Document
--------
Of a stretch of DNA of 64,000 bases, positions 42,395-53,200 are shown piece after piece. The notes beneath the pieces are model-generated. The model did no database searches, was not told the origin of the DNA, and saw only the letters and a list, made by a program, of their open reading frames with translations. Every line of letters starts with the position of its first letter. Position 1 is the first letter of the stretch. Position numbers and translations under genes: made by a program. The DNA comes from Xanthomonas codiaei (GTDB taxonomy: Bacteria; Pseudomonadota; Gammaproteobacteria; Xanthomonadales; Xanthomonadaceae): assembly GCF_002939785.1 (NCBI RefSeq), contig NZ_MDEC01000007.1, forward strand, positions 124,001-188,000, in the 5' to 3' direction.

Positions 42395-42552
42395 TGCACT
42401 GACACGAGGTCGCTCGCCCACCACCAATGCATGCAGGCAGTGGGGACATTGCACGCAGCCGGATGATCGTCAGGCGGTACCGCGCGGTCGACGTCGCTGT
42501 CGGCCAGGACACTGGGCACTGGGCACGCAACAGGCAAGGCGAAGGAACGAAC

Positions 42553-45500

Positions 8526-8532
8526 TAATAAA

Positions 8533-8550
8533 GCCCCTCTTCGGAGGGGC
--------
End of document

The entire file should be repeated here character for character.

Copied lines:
Of a stretch of DNA of 64,000 bases, positions 42,395-53,200 are shown piece after piece. The notes beneath the pieces are model-generated. The model did no database searches, was not told the origin of the DNA, and saw only the letters and a list, made by a program, of their open reading frames with translations. Every line of letters starts with the position of its first letter. Position 1 is the first letter of the stretch. Position numbers and translations under genes: made by a program. The DNA comes from Xanthomonas codiaei (GTDB taxonomy: Bacteria; Pseudomonadota; Gammaproteobacteria; Xanthomonadales; Xanthomonadaceae): assembly GCF_002939785.1 (NCBI RefSeq), contig NZ_MDEC01000007.1, forward strand, positions 124,001-188,000, in the 5' to 3' direction.

Positions 42395-42552
42395 TGCACT
42401 GACACGAGGTCGCTCGCCCACCACCAATGCATGCAGGCAGTGGGGACATTGCACGCAGCCGGATGATCGTCAGGCGGTACCGCGCGGTCGACGTCGCTGT
42501 CGGCCAGGACACTGGGCACTGGGCACGCAACAGGCAAGGCGAAGGAACGAAC

Positions 42553-45500

Positions 8526-8532
8526 TAATAAA

Positions 8533-8550
8533 GCCCCTCTTCGGAGGGGC